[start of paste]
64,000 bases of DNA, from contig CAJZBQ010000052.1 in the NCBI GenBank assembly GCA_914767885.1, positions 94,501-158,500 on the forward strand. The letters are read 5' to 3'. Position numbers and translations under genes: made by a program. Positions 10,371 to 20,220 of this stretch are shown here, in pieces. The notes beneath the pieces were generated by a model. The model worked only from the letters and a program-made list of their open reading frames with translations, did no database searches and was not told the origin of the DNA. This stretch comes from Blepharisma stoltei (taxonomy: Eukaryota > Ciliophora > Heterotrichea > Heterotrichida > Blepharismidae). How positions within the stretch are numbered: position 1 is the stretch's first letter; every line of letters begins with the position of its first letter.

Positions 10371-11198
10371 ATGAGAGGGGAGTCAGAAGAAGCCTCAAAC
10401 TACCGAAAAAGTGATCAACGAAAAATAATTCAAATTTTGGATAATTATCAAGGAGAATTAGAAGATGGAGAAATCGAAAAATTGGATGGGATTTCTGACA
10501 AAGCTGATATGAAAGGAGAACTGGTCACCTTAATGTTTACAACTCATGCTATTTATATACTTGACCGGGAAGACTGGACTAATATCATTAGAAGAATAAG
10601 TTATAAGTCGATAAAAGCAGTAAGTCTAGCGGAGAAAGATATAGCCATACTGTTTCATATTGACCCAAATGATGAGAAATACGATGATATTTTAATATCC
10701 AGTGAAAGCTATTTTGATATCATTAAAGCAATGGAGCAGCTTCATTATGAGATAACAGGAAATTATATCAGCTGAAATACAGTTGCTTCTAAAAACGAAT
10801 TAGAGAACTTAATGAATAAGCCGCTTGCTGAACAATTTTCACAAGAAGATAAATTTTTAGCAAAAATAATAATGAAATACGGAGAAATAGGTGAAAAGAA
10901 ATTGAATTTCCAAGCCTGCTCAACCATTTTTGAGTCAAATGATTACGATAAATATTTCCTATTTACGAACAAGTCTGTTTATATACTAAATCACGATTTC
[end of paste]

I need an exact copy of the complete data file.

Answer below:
64,000 bases of DNA, from contig CAJZBQ010000052.1 in the NCBI GenBank assembly GCA_914767885.1, positions 94,501-158,500 on the forward strand. The letters are read 5' to 3'. Position numbers and translations under genes: made by a program. Positions 10,371 to 20,220 of this stretch are shown here, in pieces. The notes beneath the pieces were generated by a model. The model worked only from the letters and a program-made list of their open reading frames with translations, did no database searches and was not told the origin of the DNA. This stretch comes from Blepharisma stoltei (taxonomy: Eukaryota > Ciliophora > Heterotrichea > Heterotrichida > Blepharismidae). How positions within the stretch are numbered: position 1 is the stretch's first letter; every line of letters begins with the position of its first letter.

Positions 10371-11198
10371 ATGAGAGGGGAGTCAGAAGAAGCCTCAAAC
10401 TACCGAAAAAGTGATCAACGAAAAATAATTCAAATTTTGGATAATTATCAAGGAGAATTAGAAGATGGAGAAATCGAAAAATTGGATGGGATTTCTGACA
10501 AAGCTGATATGAAAGGAGAACTGGTCACCTTAATGTTTACAACTCATGCTATTTATATACTTGACCGGGAAGACTGGACTAATATCATTAGAAGAATAAG
10601 TTATAAGTCGATAAAAGCAGTAAGTCTAGCGGAGAAAGATATAGCCATACTGTTTCATATTGACCCAAATGATGAGAAATACGATGATATTTTAATATCC
10701 AGTGAAAGCTATTTTGATATCATTAAAGCAATGGAGCAGCTTCATTATGAGATAACAGGAAATTATATCAGCTGAAATACAGTTGCTTCTAAAAACGAAT
10801 TAGAGAACTTAATGAATAAGCCGCTTGCTGAACAATTTTCACAAGAAGATAAATTTTTAGCAAAAATAATAATGAAATACGGAGAAATAGGTGAAAAGAA
10901 ATTGAATTTCCAAGCCTGCTCAACCATTTTTGAGTCAAATGATTACGATAAATATTTCCTATTTACGAACAAGTCTGTTTATATACTAAATCACGATTTC